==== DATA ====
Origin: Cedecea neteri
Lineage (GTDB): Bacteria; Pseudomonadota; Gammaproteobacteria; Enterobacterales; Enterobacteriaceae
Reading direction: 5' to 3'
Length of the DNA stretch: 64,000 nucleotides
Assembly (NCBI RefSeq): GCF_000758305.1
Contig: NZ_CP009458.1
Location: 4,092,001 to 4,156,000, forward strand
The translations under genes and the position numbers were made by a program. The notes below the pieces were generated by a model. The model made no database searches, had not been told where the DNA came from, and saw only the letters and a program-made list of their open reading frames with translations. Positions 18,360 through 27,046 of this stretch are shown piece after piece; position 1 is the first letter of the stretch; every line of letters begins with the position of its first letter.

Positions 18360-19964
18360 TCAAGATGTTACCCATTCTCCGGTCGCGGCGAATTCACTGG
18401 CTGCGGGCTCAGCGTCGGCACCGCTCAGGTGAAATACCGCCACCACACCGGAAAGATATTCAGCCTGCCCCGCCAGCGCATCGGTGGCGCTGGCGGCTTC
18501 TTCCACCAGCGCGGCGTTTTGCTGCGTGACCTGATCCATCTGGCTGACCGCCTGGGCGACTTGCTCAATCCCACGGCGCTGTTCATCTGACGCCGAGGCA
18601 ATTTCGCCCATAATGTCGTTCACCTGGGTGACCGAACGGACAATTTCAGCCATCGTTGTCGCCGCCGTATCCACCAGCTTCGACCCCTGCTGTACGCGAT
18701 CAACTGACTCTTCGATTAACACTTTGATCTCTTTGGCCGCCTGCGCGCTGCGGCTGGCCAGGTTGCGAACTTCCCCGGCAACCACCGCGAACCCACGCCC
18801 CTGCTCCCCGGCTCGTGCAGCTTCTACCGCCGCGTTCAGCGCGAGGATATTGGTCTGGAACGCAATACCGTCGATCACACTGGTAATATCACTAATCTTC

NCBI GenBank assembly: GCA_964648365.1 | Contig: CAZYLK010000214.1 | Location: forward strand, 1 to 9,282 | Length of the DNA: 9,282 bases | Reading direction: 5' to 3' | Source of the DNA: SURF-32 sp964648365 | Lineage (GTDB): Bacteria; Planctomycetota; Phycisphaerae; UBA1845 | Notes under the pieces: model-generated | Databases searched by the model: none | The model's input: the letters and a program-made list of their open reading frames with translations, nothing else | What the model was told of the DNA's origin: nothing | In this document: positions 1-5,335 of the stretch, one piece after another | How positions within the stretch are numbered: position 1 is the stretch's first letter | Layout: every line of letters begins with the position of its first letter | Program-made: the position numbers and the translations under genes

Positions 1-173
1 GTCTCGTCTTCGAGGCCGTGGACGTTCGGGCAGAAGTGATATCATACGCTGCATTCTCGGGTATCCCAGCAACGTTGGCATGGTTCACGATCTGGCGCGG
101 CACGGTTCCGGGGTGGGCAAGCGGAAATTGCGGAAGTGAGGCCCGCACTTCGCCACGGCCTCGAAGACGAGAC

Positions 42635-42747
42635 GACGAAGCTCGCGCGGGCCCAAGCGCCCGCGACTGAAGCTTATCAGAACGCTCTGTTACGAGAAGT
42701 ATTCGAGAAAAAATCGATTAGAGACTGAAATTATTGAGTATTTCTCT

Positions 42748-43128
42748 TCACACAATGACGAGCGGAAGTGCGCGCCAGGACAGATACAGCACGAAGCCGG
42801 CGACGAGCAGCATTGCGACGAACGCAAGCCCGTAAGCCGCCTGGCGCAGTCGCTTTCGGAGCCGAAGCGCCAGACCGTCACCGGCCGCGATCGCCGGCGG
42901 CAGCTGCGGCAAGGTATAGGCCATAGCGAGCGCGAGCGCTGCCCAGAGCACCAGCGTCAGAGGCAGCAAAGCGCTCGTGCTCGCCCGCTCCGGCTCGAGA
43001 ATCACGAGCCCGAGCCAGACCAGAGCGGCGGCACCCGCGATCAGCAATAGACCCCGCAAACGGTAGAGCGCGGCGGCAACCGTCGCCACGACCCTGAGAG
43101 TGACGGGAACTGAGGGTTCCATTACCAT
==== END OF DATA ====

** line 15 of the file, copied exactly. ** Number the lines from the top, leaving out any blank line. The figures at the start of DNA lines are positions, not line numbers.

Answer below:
18801 CTGCTCCCCGGCTCGTGCAGCTTCTACCGCCGCGTTCAGCGCGAGGATATTGGTCTGGAACGCAATACCGTCGATCACACTGGTAATATCACTAATCTTC